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Energy needed to split an atom

  1. Nov 8, 2011 #1
    Is there a table or a graph out there that states the amount of energy needed to split an atom? I know about ionization energies and all that, but there wasn't anything on the internet on how much energy is required to ionize the whole atom. Thank you in advance
     
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  3. Nov 8, 2011 #2

    Drakkith

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    What do you mean by split? Simply causing part of the nucleus to be ejected, such as a neutron or an alpha particle? Or something similar to nucleur fission in Uranium where the nucleus splits into to large pieces and emits several neutrons at the same time?
     
  4. Nov 8, 2011 #3
    I mean both taking the electrons away from a nucleus and then splitting that nucleus, if you know what I mean. For example, seperating the proton and the electron from a hydrogen atom, or ionizing the two electrons from a helium atom then splitting the two protons and neutrons.
     
  5. Nov 8, 2011 #4

    Astronuc

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    For a rough estimate, simply take the atomic masses for the two nuclei to be produced, and subtract the atomic mass of the original nucleus, and multiply by c2.

    See - mass.mas03 - Atomic mass table
    http://www.nndc.bnl.gov/masses/index.html
     
  6. Nov 8, 2011 #5

    Drakkith

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    Ok, I wasn't sure if you wanted to simply split a certain atom "in half" or actually disassemble it into its constituent parts.
    As Astronuc said, if you find the mass of what you want to split the atom into, and then subtract the atom's mass from that, you can find the minimum needed energy.
    (IE you can find the mass of 2 protons, 2 neutrons, and 2 electrons and add them all up and subtract the mass of the Helium atom from it to find the energy)
     
  7. Nov 8, 2011 #6

    Astronuc

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    If one wants to dissociate an atom into its constituent nucleons, then one would apply the energy equivalent to binding energy per nucleon (BE/A) multiplied by the total number of nucleons.

    http://www.nndc.bnl.gov/chart/ and click on the box BE/A and select 1 under Zoom.


    Perhaps the best way to fission a non-fissile atom is to hit it with an antiproton, but that will anihilate one of the protons, but it releases a lot of energy. It is more practical to hit the nucleus with high energy proton.
     
  8. Nov 8, 2011 #7
    I'm kind of thinking it as the amount of heat energy to split the atom. I'm just a beginner in this field, so I'm not really sure if it is possible to do it with only heat.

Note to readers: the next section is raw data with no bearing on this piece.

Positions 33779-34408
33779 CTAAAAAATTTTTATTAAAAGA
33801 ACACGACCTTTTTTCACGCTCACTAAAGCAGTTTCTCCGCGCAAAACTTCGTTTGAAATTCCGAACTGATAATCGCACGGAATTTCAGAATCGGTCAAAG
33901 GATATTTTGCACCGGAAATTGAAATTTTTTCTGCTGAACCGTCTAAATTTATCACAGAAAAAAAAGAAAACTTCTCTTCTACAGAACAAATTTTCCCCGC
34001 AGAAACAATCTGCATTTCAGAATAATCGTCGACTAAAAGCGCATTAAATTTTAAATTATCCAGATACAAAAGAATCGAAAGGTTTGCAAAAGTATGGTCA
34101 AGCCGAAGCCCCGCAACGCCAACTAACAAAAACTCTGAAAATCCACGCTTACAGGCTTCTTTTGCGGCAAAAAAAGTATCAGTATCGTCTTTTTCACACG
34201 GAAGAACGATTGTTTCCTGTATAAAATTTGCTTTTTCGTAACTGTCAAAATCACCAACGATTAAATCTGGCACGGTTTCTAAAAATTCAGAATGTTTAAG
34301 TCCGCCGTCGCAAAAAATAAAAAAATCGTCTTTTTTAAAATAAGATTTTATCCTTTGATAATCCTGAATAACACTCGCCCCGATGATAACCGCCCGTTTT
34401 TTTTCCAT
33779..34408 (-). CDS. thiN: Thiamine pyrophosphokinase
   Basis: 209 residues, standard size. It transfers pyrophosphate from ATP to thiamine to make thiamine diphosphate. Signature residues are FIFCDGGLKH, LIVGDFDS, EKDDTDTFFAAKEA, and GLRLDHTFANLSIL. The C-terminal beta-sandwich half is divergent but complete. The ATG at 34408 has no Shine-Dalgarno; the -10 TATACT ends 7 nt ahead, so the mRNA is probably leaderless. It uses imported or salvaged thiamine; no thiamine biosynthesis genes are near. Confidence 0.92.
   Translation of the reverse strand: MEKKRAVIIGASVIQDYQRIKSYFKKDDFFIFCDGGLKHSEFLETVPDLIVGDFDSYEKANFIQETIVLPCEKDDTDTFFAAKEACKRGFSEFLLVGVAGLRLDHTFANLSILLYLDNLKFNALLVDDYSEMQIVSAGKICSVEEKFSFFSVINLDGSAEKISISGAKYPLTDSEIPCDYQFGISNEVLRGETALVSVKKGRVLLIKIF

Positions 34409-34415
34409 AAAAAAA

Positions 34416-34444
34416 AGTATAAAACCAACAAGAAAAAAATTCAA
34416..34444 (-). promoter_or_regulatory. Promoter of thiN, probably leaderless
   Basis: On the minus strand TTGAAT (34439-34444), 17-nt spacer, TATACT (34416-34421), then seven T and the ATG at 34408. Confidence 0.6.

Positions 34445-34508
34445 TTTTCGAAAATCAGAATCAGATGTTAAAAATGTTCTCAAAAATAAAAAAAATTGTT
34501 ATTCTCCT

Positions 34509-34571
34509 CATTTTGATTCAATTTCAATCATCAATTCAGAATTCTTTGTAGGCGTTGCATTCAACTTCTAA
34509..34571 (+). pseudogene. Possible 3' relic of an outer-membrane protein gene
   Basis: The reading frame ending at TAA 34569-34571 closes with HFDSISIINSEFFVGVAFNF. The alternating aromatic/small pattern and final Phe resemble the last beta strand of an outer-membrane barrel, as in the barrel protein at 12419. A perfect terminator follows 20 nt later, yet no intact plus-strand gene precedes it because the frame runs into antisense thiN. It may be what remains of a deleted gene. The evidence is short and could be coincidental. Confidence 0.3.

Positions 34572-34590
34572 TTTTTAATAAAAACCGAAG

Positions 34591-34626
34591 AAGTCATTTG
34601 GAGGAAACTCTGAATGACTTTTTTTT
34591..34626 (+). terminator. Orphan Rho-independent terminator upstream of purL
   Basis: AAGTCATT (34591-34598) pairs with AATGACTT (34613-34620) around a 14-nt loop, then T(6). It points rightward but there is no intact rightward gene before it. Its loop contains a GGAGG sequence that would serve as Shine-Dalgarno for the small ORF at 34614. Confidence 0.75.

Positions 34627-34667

This is similar to the ionization energies that I mentioned, except instead of just taking one or two electrons with heat energy, you're taking all of the electrons. Also, I'm not sure if it's possible to split a nucleus with heat energy. If it's not, please tell me.
     
  9. Nov 8, 2011 #8

    Drakkith

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    Heat energy is simply the motion of trillions and trillions of particles in an object. When a proton is "heated" to 10 million degrees, all that means is that it is travelling with an enormous velocity.
     
  10. Nov 9, 2011 #9
    So then calculate it with respect to that. If one mole of atoms requires 300 kilojoules to ionize the first electron, then calculate the velocity of the atom.
     
  11. Nov 9, 2011 #10

    Drakkith

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    I'm not sure what you're asking here. Are you wanting something or are you asking someone to calculate something or what?
     
  12. Nov 9, 2011 #11
    I'm just asking for a table, indicating energy needed to split an atom.
     
  13. Nov 9, 2011 #12

    Drakkith

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  14. Nov 10, 2011 #13
    You also have to be a little more clear on what youmean by "split". Only some atoms are fissionable, but all atoms (AFAIK) can undergo spallation.
     
  15. Nov 10, 2011 #14

    Astronuc

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    I think one needs to be clear about terminology. Splitting an atom usually means fissioning the nucleus into two nuclei of lesser Z. Spallation usually usually means knocking out a smaller nuclei leaving a much heavier nuclei, although for light atoms, there is not much different between Zs. Spallation could mean knocking out a proton, deuteron, or alpha particle from a light atom, e.g., C, N, O, B, Al, etc.

    Ionization means removing the electrons from an atom, and that does not mean splitting an atom. One may remove one electron up to Z electrons, in which case a nucleus if fully ionized. Electron energies are in the ev up to keV range. In contrast, removing nucleons or nuclear particles from nuclei requires energies in the MeV range.
     
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